Monthly Archives: February 2007

The Vitamin D Story. An Old Dog with Some New Tricks.

Mention Vitamin D to most people and they will try not to yawn. One of the less glamorous vitamins it is known as the sunshine vitamin because our skin, when exposed to the ultraviolet rays in sunlight, manufactures vitamin D. Not unexpectedly sunscreen on the skin blocks this production. The remainder of our body’s supply of this vital vitamin comes from a limited number of foods. The main role of vitamin D is thought to promote intestinal absorption of calcium. Calcium is crucial for bone development. Children without enough vitamin D suffer from a disorder of abnormally soft bones known as rickets resulting in extreme bowing of the legs and dental problems. Adults with vitamin D deficiency can develop low blood calcium levels, osteoporosis, as well as softening of the bone known as osteomalacia.

Recent studies however, have shown that Vitamin D may serve many other important functions in the body. Several investigators found that low Vitamin D plays a role in “seasonal affective disorder” which is a form of depression occurring during the winter when little sunlight is available. Low levels of Vitamin D can be found in Alzheimer’s patients, and some researchers believe low levels of this vitamin may contribute to loss of muscle tone and frequent falling in the elderly. Recent studies link low Vitamin D levels in pregnant women to the development of preeclampsia (toxemia of pregnancy). Vitamin D was also shown to help lung function and to delay a common but serious eye disorder known as macular degeneration.

Studies also show that Vitamin D may help benefit the immune system and help reduce the incidence of certain cancers. Recent studies suggest vitamin D may help prevent or delay colon, breast and ovarian cancer. One study showed that 1000 IU of vitamin daily could cut the risk of colon cancer by 50% while another study found a similar risk reduction for pancreatic cancer in those who took vitamin D supplementation. Results of these studies are still inconclusive and require verification but point to an important role of vitamin D in cancer protection.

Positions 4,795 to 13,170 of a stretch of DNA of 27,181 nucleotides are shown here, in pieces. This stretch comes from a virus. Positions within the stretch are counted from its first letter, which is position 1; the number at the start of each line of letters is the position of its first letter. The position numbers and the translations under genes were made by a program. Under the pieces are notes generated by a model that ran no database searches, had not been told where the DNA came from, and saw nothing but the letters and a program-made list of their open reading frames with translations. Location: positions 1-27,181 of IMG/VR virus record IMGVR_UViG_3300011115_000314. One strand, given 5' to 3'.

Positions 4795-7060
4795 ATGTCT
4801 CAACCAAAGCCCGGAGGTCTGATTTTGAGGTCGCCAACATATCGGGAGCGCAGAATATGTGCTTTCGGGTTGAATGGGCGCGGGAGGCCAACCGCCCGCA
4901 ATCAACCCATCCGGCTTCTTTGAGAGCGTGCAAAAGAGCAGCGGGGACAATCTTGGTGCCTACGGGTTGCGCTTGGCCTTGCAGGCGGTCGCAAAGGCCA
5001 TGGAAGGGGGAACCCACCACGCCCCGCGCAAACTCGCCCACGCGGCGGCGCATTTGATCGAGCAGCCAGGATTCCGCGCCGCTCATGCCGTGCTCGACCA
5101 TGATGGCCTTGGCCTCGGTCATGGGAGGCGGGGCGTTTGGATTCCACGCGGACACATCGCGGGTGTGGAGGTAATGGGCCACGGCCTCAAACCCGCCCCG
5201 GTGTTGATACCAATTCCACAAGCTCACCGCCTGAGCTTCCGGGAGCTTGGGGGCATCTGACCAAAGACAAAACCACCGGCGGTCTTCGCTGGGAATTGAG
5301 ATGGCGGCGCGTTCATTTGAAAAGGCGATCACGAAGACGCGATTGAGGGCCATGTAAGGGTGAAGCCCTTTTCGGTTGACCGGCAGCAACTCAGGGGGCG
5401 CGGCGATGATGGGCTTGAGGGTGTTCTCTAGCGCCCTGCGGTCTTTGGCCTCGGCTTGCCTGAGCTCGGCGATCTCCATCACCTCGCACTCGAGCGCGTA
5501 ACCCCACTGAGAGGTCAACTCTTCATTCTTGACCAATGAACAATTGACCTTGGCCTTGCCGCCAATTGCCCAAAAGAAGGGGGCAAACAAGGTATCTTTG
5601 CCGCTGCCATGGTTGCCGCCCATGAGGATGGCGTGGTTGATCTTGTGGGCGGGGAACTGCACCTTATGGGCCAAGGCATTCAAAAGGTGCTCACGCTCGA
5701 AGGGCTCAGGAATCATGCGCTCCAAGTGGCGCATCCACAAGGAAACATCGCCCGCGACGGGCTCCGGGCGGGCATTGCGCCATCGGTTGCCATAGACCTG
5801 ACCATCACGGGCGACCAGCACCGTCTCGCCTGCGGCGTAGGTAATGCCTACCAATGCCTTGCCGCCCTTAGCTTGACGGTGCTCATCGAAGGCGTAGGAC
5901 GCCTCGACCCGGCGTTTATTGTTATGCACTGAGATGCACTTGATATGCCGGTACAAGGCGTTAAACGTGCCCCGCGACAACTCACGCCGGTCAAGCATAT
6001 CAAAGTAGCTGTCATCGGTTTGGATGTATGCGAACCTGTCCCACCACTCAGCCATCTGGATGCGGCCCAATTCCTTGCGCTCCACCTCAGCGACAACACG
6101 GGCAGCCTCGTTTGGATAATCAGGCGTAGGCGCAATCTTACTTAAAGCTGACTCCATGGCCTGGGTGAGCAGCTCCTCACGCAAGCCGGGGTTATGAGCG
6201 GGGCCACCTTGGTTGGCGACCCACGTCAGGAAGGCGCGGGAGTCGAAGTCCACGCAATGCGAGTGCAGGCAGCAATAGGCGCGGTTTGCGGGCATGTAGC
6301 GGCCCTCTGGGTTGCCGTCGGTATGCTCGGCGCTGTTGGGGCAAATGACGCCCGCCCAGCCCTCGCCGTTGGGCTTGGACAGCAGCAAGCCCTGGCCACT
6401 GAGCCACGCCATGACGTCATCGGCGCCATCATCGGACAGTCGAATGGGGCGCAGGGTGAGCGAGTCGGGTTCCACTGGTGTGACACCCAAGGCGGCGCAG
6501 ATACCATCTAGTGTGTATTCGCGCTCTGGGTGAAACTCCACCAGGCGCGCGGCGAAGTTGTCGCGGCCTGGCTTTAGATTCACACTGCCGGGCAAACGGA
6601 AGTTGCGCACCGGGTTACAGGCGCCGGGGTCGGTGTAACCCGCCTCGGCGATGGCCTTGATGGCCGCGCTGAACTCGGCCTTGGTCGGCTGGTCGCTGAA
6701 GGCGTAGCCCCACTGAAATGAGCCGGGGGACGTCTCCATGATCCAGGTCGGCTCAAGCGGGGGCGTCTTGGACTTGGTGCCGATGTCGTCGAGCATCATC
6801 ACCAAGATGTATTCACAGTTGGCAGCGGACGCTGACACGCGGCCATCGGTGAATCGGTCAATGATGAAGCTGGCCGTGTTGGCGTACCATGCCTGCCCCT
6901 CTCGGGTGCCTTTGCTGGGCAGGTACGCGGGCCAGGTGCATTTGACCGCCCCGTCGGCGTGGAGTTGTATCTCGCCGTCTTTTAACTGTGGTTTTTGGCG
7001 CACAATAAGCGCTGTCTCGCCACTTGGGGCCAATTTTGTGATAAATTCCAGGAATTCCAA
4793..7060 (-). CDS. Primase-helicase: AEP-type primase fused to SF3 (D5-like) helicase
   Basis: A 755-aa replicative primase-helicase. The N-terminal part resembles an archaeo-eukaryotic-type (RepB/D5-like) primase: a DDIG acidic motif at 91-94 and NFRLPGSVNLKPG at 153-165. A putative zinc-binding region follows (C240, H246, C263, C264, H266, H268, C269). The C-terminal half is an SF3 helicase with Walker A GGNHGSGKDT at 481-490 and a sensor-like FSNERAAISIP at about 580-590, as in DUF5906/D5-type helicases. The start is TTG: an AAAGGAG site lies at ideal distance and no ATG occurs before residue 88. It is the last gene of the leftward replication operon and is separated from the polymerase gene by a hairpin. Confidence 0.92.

Until recently the recommended daily allowance of Vitamin D was 400 IU. Some researchers now state that this amount is too low and advocate a daily intake of 1000 IU. Vitamin D can be found in Vitamin D supplemented milk, many multivitamins and calcium supplements. Yoghurt, margarine, cooking oils, breakfast cereal and bread may also be fortified with vitamin D. Oily types of fish such as salmon, tuna, and sardines are excellent sources of vitamin D. In particular the fish liver stores much of the vitamin, hence “cod liver oil” is an excellent vitamin D source.

The vitamin D we ingest in pills and food is an inactive form of the vitamin which then must be activated in the kidney. For this reason those with kidney disease frequently must receive medication with activated vitamin D to prevent bone disease or other conditions related to low calcium levels in the blood.

A note of caution about vitamin D is sounded by some experts. While there is still plenty of debate about the amount of vitamin D which could be toxic, most authorities believe that up to 2000IU daily should be safe.

Only you and your doctor can decide on what medical treatments are best for you. The articles on such as this one are meant for educational purposes only and should not be used to guide you in your medical care. Speak to your health professional before undertaking to change or initiate medical treatment plans.

Gary Pepper M.D.

Xenical for Weight Loss. Beware What You Wish For.

The FDA recently approved the weight loss medication Xenical (orlistat) for over the counter sales. Xenical has been available by prescription for several years and has been used by doctors in the United States to aid in weight loss programs. This medication works by blocking the intestinal absorption of the fat (triglycerides) in food. If fat is not absorbed in the intestine it passes right out of the body in the stool. Since fat contains about twice the number of calories per portion as protein and carbohydrate, by using Xenical every day a person can expect to lose a substantial number of consumed calories, initially losing weight at up to a pound or two per week. Studies of long term use of Xenical show that in those who can tolerate Xenical for a year, total weight loss is more likely to be in the range of about 5 to 10 pounds above that seen on diet alone.